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J.C. Penney (NYSE:JCP) is without doubt a retailer with a long history: one that spans generations of families around the United States. J.C. Penney has long prided itself on being a low-cost traditional department stores that brings a mix of exclusive products along with name brands. This history and defined customer value proposition that extends generations of Americans has been under extreme pressure over the past five years in the face of strong competition from fellow brick and mortar retailers such as Macy's (NYSE:M) and Target (NYSE:TGT) along with Amazon (NASDAQ:AMZN). J.C. Penney CEO Mike Ullman stated in the company's second quarter release:

We enjoy a 111-year-old tradition of being a trusted destination for high quality goods at prices affordable for the hard-working American family. A friendly smile and the Golden Rule approach to taking care of customers has served for generations under one flag, J.C. Penney.

This business model that has served J.C. Penney well over the first 100 years of its history does not provide an adequate roadmap for the future due to unprecedented competition, changing demographics, and a changing expectation on behalf of consumers. Over the past six months, J.C. Penney insiders have not bought a single share of the company's stock. The only insider activity has been the sale of 10,000,000 shares by Stephen Roth, CEO of Vornado, who resigned from the J.C. Penney board in September. A more surprising and telling statistic, however, is that Mike Ullman himself -- the man who has been tasked with bringing the failing retailer back to life -- does not own a single share of J.C. Penney stock (Ownership Statement). This should raise a great deal of concern for investors, as it shows that those closest to the company's results and strategy are not willing to put forth their own funds to invest in the ailing retailer. Although these corporate executives receive stock options, the absence of insider buying should be noted by investors. J.C. Penney's history may have transcended past generations, but the current reality for J.C. Penney is that the current operating environment has proven too difficult for this traditional, value conscious, department store to compete in the face of Target, Macy's, Amazon, and a host of other strong competitors. Insiders have taken note; so should you.

The Challenge of Changing Consumer Behavior:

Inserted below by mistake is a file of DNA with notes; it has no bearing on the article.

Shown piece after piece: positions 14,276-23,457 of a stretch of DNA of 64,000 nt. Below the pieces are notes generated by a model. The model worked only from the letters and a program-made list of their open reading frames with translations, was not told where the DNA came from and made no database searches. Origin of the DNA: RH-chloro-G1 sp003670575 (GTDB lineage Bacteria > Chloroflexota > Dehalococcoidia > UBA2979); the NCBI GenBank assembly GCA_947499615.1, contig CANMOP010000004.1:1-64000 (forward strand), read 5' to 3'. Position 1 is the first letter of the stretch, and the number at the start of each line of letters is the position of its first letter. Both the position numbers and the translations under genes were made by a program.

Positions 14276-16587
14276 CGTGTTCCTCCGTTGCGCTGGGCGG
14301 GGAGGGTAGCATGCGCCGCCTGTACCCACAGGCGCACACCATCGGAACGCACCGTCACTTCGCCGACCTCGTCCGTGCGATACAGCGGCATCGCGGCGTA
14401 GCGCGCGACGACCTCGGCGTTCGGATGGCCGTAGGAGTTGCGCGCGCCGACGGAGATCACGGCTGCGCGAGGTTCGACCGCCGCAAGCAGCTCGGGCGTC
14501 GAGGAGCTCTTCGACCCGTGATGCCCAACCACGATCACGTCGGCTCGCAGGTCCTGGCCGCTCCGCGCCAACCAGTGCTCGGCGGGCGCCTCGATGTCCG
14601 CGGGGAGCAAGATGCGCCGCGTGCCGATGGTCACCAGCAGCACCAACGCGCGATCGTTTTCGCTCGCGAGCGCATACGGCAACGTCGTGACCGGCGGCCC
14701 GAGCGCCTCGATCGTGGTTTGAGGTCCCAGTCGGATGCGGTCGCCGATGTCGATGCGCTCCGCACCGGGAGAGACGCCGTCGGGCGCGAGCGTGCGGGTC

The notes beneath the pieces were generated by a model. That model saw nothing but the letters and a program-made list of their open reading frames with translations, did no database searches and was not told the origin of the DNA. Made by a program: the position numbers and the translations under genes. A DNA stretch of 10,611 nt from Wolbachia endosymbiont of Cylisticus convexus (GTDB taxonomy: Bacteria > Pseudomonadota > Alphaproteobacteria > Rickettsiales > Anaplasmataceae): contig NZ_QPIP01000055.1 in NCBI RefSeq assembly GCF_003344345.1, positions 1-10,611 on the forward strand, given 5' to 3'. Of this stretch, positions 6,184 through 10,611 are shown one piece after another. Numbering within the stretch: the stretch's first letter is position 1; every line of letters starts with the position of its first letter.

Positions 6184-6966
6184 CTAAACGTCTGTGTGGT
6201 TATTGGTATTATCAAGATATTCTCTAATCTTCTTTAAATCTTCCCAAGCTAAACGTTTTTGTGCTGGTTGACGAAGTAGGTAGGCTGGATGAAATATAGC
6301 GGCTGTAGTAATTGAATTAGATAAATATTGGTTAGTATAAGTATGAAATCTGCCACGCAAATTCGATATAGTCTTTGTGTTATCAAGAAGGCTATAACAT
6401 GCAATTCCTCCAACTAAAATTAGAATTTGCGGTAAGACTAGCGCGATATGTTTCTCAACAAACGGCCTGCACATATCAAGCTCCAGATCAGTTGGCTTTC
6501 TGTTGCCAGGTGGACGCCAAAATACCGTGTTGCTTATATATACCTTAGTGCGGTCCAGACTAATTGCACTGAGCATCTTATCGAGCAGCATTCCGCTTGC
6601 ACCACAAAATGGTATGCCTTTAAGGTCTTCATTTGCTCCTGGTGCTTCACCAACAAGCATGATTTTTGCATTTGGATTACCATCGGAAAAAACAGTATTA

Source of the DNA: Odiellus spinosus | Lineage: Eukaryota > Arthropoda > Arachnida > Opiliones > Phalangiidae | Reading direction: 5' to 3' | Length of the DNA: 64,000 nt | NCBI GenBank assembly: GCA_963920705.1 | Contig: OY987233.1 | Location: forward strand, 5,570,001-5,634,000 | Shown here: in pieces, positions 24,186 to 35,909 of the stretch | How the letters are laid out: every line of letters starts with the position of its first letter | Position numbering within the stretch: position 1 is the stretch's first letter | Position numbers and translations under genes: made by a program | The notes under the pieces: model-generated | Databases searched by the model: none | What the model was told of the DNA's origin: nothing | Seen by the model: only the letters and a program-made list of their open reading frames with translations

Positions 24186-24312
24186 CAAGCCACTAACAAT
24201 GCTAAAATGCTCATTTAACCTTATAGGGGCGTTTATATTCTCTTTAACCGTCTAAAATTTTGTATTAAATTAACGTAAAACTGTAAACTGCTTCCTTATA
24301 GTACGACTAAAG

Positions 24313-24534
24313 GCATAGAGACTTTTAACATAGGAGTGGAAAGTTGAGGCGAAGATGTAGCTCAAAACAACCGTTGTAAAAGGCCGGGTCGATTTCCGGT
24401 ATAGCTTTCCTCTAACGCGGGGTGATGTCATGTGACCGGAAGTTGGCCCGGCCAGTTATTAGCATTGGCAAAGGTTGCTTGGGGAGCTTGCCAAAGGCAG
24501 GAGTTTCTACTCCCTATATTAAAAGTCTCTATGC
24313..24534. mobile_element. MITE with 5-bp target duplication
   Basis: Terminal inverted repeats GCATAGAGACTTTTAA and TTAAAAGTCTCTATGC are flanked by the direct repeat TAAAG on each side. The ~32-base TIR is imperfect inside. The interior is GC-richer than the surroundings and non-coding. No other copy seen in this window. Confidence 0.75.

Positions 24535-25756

J.C. Penney's long history is both a blessing and curse, but over the past several years its reputation has been far more of liability than an asset. Having the rich history that J.C. Penney has led the company to build a network of over 1,100 stores through strong customer service, a differentiated product offering, and superior locations. The image of J.C. Penney, however, is that of an older department store that has failed to keep up with the times. Changing consumer behavior after quarter after quarter of negative comparable store sales is an extremely difficult task that will take a deliberate and innovative strategy. On October 8th, the company released a turnaround update that included a number of statistics and "strategic updates," but the problem is that most of the company's current initiatives are about turning a poorly run company into a fairly run company. Much of the report focused on how the company is tinkering with its inventory levels and merchandising assortment. These changes will not change customers' perception that J.C. Penney has an old and undifferentiated customer value proposition. Ron Johnson, the company's previous CEO, attempted to change J.C. Penney drastically by opening boutiques within the store that would in Johnson's words revolutionize the ailing retailer. After almost two years as CEO, comparable store sales continued to plummet and Johnson was relieved of his title. As a result of the company's inability to garner new business and appeal to younger generations, the company's market share is at a near 33 year low.